ALIC’s Natasha Choi has excelled in just five years as a broker, making the Top 100 of 2019 alongside principals Mark Davis and Kevin Agent.
Leaving the world of accounting in order to make a more meaningful impact in people’s lives, Choi says it’s the way you respond when times are tough that really counts.
MPA spoke with the Melbourne broker about the challenge of building credibility and how building strong relationships with lenders can make a huge difference in the lives of borrowers.
A meaningful impact
Choi started out as a broker in 2015 after spending 18 months in training at Top 10 brokerage ALIC. Coming from a career in corporate accounting, she made the switch after being attracted to what the role could offer.
“At the end of the day you really change people’s lives.”
“We really get to help shape their future and to me it’s a lot more meaningful.”
As a young broker, the biggest challenge she faced was establishing credibility and positioning herself in the market as an advisor.
“Building credibility was important because you would have plenty of people older and younger than you, sitting in front of you and you’ve obviously got to sell why your advice is of value to them.”
“It could have been more in my head more than anything else, but certainly that was the biggest challenge.”
A big part of this was the fact that many of ALIC’s clientele are wealth-builders and have established knowledge around investing and the world of finance.
“For people who are in the business world and in economics, finance, accounting, it’s just being able to show that you can add value to them in a light that they haven’t seen before.”
She did this by building up her knowledge and upskilling as well as being highly responsive.
“There are a lot of good salespeople that don’t know the technical side but they can sell well. But, when you start out you’ve got time to build your knowledge and upskill yourself and I think ultimately that’s probably what gets you across the line.”
The benefits of good lender relationships
Choi has helped a range of different clients during her time as a broker, but one scenario that stands out is an ex-pat that was threatened by a changing lender policy.
“This was during the very beginning of the Royal Commission where there was a lot of fraudulent activities in terms of proving income.”
“The banks were a bit touch and go in regards to policy, not just in terms of accepting foreign income source but also in terms of LVR because they were all dropping that at the time.”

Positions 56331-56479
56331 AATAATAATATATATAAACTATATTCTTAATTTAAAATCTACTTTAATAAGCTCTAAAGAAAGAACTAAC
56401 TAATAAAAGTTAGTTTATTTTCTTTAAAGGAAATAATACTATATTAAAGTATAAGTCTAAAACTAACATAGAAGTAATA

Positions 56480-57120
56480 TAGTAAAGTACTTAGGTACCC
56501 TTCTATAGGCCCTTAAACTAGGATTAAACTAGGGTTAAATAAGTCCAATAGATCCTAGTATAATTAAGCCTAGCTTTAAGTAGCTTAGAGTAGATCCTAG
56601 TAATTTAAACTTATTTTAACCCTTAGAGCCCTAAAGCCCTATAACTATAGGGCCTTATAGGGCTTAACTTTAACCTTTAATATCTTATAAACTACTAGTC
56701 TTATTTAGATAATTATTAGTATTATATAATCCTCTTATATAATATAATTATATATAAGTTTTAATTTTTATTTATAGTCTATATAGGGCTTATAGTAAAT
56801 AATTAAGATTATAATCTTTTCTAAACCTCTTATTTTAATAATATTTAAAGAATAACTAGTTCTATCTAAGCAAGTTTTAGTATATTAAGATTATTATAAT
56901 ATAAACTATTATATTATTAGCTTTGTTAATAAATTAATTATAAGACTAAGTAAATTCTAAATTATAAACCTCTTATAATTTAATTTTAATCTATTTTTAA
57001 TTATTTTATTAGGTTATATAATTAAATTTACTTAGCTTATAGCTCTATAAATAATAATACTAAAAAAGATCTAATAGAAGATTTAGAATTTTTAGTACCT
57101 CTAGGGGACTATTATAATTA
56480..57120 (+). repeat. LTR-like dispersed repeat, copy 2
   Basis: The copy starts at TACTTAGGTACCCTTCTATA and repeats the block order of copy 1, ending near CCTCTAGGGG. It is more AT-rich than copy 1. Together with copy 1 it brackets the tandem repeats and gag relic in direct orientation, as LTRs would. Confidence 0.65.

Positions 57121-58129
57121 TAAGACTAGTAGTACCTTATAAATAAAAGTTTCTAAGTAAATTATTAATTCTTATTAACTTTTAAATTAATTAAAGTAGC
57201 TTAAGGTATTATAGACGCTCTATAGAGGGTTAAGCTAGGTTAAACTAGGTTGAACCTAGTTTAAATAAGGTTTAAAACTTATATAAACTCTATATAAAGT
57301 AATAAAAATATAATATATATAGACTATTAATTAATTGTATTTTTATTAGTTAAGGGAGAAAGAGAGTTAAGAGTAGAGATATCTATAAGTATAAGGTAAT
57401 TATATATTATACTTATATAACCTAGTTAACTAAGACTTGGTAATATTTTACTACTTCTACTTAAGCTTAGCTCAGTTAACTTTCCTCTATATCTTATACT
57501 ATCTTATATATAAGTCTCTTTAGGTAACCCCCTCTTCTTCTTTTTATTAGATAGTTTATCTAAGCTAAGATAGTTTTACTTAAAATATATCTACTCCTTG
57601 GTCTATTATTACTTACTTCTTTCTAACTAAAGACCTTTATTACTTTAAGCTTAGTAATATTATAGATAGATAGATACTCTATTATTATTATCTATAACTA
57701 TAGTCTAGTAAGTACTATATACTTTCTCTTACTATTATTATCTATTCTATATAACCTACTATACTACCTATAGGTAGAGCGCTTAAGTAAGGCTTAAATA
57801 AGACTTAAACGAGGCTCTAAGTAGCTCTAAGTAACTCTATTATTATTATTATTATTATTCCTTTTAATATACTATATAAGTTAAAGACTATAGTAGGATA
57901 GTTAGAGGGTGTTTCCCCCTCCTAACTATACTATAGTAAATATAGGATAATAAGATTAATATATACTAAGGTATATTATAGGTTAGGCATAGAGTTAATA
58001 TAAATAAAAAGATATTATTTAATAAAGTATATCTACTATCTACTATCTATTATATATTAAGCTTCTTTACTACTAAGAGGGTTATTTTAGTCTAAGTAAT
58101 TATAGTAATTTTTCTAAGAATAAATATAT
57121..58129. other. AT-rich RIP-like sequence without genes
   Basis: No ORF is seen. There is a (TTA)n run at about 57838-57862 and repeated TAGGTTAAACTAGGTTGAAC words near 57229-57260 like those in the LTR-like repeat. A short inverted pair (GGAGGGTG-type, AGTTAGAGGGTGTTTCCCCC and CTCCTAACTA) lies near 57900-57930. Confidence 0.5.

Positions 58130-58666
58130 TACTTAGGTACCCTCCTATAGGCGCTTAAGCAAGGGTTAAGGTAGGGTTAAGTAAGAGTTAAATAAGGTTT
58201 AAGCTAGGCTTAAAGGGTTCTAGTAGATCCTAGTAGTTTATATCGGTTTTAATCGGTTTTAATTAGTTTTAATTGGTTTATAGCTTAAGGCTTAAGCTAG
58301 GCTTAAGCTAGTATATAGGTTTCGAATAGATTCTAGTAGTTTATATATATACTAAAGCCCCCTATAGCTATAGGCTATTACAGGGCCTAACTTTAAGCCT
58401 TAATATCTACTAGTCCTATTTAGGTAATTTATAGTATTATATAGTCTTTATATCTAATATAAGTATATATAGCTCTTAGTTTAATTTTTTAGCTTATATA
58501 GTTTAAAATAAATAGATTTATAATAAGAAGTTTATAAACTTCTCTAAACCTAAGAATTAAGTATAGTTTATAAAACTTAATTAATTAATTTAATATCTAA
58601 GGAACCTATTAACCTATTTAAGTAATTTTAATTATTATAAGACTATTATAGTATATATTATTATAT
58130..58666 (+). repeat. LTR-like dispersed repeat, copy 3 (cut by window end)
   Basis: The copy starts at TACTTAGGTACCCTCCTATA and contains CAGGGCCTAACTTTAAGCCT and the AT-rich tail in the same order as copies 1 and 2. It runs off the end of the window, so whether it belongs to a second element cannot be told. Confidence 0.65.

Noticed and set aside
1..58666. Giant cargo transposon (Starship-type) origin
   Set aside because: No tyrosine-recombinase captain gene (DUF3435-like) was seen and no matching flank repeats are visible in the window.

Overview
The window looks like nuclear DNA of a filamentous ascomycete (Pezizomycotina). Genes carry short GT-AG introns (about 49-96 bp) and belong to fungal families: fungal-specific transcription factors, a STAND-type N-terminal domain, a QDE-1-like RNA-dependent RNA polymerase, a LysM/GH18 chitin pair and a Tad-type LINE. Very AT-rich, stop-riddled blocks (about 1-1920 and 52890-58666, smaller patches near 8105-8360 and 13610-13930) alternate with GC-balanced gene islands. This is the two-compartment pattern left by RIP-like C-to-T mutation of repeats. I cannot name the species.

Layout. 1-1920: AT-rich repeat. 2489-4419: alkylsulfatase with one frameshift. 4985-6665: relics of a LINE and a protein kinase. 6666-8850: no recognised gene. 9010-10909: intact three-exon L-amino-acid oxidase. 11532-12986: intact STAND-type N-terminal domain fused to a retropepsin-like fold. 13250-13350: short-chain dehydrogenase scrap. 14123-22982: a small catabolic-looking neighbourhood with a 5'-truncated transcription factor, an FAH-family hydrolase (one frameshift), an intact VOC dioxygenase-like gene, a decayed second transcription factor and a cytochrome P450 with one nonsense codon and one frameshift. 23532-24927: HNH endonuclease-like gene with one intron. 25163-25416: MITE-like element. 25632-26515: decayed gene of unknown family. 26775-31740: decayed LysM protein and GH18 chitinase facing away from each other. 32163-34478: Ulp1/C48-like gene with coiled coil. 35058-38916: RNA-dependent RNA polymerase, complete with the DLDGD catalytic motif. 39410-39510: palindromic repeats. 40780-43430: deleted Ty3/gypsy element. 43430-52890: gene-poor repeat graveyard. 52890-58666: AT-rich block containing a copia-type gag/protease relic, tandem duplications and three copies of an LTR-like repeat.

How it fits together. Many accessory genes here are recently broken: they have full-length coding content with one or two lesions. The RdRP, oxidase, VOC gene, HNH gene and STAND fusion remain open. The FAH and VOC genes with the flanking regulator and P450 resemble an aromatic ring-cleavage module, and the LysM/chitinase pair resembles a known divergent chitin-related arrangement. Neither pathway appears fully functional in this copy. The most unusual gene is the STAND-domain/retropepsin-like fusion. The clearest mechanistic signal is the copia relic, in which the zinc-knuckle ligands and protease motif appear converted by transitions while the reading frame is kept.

The client was purchasing an investment property with a longer-term plan to move into it further down the track.
“We had a pre-approval with a lender who then subsequently changed their policy and required another 10% deposit.”
The lender also wasn’t going to accept foreign income moving forward; putting the client in a difficult position.
“I identified this problem early and workshopped with the existing lender I had preapproval with to make sure that they would still honour the preapproval they had provided a couple of months earlier.”
This was not an easy task; the lender having timeframes and cut-offs it wanted to honour.
“By the same token, I had workshopped scenarios with alternate lenders who were still willing to accept that particular foreign currency.”
Ultimately, she was able to get finance through the existing lender thanks to the relationship she had built up with them over time.
“I often believe that it’s not what you do when things are going well, but it’s more how you perform and interact, communicate, reassure and provide clients with confidence when things aren’t going well.”
It’s about relationships and knowledge
To young females looking to join the industry, Choi says it is important to know your stuff, but you shouldn’t hesitate to tell clients if you’re not sure about something.
“Take the time to workshop the scenario with lenders and go back to the client.”
“It’s a very sensitive environment at the moment, and what you think might be credit policy may have changed in the time since you last submitted a transaction.”
“Clients don’t expect you to know everything and I think that’s something that I learned very early on.”
“It’s about the connections that you have, the relationships and your knowledge that can ultimately allow you to help them find a solution for their goal.”